Easy English Grammar

Mixed Conditionals in English — Never Get Confused Again

Mixed Conditionals in English -- Never Get Confused Again

It’s a great feeling.

After many difficulties, you’ve mastered those English conditionals — you know, the “if” sentences.

You can use them effortlessly in context. Without thinking. Because you rock at English!

Then you’re having a chat with someone, and he says this:

“Should Shelley arrive on Thursday, I’ll meet her at the airport.”

Wha….? What did he just say?

Wasn’t that a question? Was he asking if Shelly should arrive on Thursday or not?

But you don’t know who Shelly is, so how would you know when she should arrive? Also, this didn’t sound like a question.

OK. So, welcome to the weird world of advanced conditional sentences!

When we learn about conditional sentences in English, we usually learn the four basic types:

Type 0 — “If it rains, the ground gets wet.”
Type 1 — “If he hugs me, I’ll hug him back.”
Type 2 — “If I was taller, I’d be much better at this sport.”
Type 3 — “If I’d been more careful, I wouldn’t have got into trouble with Shady Nick.”

Shady Nick
Shady Nick

But there’s more!

There are three ways that we can play with conditionals that expert English speakers use effortlessly.

So this is your chance to sound super smart.

We’re going to look at these three tricks over the next three lessons.

You’ll learn:

  1. How to use mixed conditionals properly (today’s post)
  2. How to invert conditional sentences and sound like an academic: click here
  3. One more neat trick with English conditionals that will make you sound like a pro: click here

 

Today, we’re going to deal with mixed conditionals.

This topic was actually requested by one of our readers. So if you’re reading, Irina, great idea and thanks for suggesting it.

But before we mix the conditionals, let’s revise how they work.

How Conditional Sentences Work

Let’s start with a simple example:

If it rains tomorrow, I’ll stay in and watch giraffe documentaries.

We have the “if” part, which sets up the situation, and the other part, which describes the result.

First conditional sentence

This is an example of the first conditional. We use it to talk about likely situations in the future.

Because we don’t use the first conditional in mixed conditionals, today’s post is going to be focused on the second and third conditionals. These are the conditionals used for hypothetical (unreal) situations.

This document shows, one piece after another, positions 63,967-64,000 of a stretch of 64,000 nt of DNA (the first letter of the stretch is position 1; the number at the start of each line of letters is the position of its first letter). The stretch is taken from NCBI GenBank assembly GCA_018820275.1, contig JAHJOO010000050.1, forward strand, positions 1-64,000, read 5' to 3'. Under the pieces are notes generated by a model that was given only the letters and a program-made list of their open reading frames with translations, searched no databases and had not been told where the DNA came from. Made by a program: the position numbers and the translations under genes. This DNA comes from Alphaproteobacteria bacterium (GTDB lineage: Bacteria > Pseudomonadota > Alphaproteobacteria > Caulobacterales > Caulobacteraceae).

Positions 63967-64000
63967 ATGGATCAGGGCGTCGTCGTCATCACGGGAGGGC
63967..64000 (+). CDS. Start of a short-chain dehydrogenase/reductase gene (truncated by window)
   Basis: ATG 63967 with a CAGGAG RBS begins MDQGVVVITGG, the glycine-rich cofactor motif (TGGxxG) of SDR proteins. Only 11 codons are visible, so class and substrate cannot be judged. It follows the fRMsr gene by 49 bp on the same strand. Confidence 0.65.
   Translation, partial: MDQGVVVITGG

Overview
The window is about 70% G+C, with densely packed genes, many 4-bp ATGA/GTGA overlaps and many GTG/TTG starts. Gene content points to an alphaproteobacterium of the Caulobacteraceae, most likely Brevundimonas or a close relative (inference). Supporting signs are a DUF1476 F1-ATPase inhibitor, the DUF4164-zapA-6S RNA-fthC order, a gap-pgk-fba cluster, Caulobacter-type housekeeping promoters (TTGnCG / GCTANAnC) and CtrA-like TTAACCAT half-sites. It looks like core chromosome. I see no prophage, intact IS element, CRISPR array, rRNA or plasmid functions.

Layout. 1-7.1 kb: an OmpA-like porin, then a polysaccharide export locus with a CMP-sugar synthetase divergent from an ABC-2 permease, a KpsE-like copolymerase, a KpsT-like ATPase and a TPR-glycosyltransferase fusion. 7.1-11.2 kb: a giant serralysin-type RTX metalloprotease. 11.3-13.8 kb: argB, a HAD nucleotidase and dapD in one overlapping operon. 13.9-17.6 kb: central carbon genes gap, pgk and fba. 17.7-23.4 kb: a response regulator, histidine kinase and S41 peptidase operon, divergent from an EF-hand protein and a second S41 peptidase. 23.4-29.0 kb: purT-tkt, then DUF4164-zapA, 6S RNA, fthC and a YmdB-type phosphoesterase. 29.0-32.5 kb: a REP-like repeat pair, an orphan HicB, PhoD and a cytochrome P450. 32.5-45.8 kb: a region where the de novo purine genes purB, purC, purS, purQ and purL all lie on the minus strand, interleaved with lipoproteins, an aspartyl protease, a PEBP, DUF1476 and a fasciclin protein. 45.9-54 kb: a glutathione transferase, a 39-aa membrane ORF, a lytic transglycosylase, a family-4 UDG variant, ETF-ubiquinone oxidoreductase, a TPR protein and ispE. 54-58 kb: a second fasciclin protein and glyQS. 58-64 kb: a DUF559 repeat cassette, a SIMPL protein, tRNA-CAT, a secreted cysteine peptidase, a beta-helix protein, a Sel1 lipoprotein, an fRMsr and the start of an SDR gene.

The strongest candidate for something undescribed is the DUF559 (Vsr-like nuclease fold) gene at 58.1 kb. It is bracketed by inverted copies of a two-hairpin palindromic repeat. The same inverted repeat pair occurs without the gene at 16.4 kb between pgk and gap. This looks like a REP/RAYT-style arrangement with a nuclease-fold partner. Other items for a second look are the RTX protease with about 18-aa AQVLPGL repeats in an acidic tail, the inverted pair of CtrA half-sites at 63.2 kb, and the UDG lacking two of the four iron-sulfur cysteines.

Let’s look at how they work.

How “Unreal” Conditionals Work

We can use the second conditional for general, unreal situations:

If I had more money, I’d totally buy that giraffe.

(But in reality I don’t have more money, so the giraffe stays in the shop. Or the zoo. Or the sanctuary. Wherever you buy giraffes from.)

English conditionals - real and unreal

We can also use the second conditional when we want to talk about an unlikely future:

If I won the lottery, I’d go to Pisa. Because it’s awesome!

English conditionals - unlikely future

We use the third conditional to imagine hypothetical situations in the past:

If I had listened to my mother when I was a kid, I would’ve become a cosmonaut.

English conditionals - unreal past

(If you want more examples of conditionals sentences (with a killer rabbit), check out my post on conditional sentences in English.)

OK. So those are the unreal conditionals in English.

No problem, right? We create an unreal situation and describe what effects it produces.

Second and third conditional sentences

As you can see, with the second conditional, we create an unreal general situation and describe an unreal general (or future) effect.

And with the third conditional, we create an unreal past situation and describe an unreal past effect.

But what if you want to create an unreal past situation and describe an unreal general (or future) effect?

Or what if you want to create an unreal general situation and describe an unreal past effect?

Easy! Just mix them!

 

How Mixed Conditionals Work

 

Mixed conditional sentences

If we had the key, we would’ve gone in.

If we’d picked up the key, we’d go in.

Let’s look at some more examples:

If I had listened to my mother when I was a kid, I would be on the moon now.

— an unreal past situation with a general effect